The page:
So: The romance was sweet, and everybody in this book was so likable that it's hard to dislike the story; but much of it seemed a little superficial to me. I would have liked to have been in on some more of the inner thoughts of the characters earlier on. The parts I liked best were the few dark moments, including when Oliver reveals to Emmy that coming home to his mother after 10 years of living with his father felt like he was being kidnapped all over again. It put everything in perspective for the characters and for the reader, to realize that although his father did a bad thing taking Oliver away, once they were away, they had a fairly normal life together, and it's a relationship that Oliver will naturally miss, now that he's been uprooted yet again and plunked back down in his old life. There's also a moving scene when Oliver (finally) expresses his bitterness that his mother was supposedly all broken up about losing him but somehow had the time and attention to get remarried and have two more kids. I would have loved more details like these, and more confrontation over those events.

I am a bit puzzled that Benway didn't choose to let Oliver narrate part of this story, since the story revolves around him--his disappearance, his return--and shows the consequences on a family and on a community of having one of their own disappear. For instance, Emmy's overprotective parents who don't see her and won't let her have a life of her own. I liked that she managed to take something for herself anyway, but all the waffling regarding her secret plans was slightly manufactured drama that took too long to resolve.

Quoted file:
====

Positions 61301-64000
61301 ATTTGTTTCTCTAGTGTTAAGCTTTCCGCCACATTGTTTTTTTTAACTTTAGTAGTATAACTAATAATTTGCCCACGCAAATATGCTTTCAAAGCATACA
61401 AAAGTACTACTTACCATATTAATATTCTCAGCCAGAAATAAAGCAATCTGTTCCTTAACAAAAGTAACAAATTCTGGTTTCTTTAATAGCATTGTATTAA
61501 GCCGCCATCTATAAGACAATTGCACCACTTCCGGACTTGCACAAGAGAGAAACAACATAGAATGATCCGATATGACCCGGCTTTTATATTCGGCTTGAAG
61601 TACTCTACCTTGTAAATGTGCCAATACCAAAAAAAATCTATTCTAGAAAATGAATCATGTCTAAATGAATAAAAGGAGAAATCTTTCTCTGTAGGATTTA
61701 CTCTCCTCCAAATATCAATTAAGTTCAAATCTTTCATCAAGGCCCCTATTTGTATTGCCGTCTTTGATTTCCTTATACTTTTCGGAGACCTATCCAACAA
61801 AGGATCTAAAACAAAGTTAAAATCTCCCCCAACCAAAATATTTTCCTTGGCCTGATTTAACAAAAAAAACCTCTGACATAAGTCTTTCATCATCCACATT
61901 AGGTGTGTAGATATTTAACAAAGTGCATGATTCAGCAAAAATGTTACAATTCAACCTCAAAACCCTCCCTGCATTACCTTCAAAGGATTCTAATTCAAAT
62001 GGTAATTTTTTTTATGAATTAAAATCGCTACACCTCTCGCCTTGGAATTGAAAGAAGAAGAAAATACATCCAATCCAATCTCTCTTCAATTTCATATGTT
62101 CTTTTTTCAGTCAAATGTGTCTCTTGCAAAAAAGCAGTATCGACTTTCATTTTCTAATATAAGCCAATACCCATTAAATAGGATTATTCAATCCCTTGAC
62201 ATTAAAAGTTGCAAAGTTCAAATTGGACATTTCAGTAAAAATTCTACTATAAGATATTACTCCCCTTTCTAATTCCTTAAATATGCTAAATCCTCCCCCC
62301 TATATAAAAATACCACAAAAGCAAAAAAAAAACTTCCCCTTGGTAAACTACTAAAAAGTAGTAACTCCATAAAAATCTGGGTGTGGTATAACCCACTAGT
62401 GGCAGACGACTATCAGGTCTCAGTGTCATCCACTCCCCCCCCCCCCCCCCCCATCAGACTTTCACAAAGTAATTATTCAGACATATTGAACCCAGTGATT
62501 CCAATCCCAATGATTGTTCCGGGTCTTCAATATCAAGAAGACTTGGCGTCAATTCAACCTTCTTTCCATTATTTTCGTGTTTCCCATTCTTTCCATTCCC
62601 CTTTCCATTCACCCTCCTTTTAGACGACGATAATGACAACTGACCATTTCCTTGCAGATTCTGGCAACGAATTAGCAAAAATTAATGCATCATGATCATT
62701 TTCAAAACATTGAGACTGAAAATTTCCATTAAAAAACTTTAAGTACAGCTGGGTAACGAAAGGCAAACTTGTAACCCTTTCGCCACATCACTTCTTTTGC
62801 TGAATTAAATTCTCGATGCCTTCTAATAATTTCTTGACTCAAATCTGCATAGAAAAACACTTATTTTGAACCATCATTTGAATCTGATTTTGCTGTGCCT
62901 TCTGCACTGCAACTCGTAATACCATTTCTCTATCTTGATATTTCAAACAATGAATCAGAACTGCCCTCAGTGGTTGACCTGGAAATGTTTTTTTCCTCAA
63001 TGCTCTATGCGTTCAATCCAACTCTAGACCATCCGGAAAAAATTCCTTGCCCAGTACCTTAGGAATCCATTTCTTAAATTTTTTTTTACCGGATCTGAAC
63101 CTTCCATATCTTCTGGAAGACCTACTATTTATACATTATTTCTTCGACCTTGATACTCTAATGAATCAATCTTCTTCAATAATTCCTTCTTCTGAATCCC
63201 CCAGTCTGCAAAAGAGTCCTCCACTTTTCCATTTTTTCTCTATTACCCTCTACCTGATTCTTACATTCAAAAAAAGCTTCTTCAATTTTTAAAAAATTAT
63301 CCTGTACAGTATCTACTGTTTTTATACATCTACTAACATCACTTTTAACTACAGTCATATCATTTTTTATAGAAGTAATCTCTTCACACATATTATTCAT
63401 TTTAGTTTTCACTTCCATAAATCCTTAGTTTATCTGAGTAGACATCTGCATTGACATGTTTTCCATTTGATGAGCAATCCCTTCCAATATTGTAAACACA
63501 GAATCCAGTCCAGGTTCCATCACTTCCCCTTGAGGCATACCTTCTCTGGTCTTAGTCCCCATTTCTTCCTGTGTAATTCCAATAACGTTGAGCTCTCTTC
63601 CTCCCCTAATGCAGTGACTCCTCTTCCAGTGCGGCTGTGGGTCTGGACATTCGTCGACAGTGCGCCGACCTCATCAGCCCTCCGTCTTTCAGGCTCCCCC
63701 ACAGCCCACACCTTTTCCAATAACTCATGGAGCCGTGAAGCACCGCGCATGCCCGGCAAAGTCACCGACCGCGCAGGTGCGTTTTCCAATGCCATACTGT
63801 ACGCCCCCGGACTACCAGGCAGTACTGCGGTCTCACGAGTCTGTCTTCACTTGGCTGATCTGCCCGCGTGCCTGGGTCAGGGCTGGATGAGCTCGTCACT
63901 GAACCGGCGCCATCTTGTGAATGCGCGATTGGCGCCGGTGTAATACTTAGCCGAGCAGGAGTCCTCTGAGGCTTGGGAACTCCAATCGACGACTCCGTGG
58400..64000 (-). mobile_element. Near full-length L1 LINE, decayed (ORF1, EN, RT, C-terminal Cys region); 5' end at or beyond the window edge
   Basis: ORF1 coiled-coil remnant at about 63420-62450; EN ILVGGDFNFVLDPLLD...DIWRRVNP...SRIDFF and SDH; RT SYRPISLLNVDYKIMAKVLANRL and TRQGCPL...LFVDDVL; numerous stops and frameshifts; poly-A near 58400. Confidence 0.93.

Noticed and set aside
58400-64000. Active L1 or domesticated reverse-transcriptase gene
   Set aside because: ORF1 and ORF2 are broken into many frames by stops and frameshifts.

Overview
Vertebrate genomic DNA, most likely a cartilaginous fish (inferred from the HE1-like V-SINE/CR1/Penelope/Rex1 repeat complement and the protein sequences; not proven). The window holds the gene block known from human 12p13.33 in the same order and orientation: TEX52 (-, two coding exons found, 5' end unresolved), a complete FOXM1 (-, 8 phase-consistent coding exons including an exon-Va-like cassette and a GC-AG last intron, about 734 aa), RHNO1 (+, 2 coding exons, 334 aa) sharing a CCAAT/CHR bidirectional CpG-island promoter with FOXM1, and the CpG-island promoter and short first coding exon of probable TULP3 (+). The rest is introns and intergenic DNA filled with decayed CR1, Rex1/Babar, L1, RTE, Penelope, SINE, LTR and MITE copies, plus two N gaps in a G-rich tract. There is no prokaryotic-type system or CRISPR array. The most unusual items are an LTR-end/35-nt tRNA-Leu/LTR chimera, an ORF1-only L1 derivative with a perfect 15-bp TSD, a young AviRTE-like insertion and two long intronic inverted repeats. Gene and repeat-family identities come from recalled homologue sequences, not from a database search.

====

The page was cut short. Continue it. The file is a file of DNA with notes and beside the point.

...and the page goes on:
I was pleased that Benway included a gay character--and one who was completely comfortable with himself--but I kind of agreed with Emmy's friends, Caro and Drew, when they started feeling neglected by Emmy while she focused on Oliver, because I felt more could have been made of their characters by Benway to make the story even stronger! Maybe she will do a sequel about Drew and Kevin and Caro?

Overall, though, I enjoyed this book. Lovers of the books of Stephanie Perkins or Abby McDonald will like this, too. Take note!

Friday, October 16, 2015

Book Club Report

Sixteen out of the 20 members of the 6+7 Book Club met Tuesday to discuss The Last Dragonslayer, the first book in the Chronicles of Kazam series by Jasper Fforde, better known for his adult series about literary detective Thursday Next. We had some surprising reactions to this book, which were reflected by the ratings: There were two votes for every number from a perfect 10 down to a so-so six, plus two ratings of one, which resulted in an average overall rating of 6.85. Those who were not the two who hated the book felt that the book's worth was unfairly skewed downward, and demanded that we average the vote without those two, which would have given it an 8, but...we're a democracy when it comes to ratings. Most enjoyed specific events and characters in the book but found the lack of exposition slightly confusing. Nobody really connected with the tongue-in-cheek satirical elements that make this series so much fun for adults--we're not sure that Fforde has correctly gauged his audience!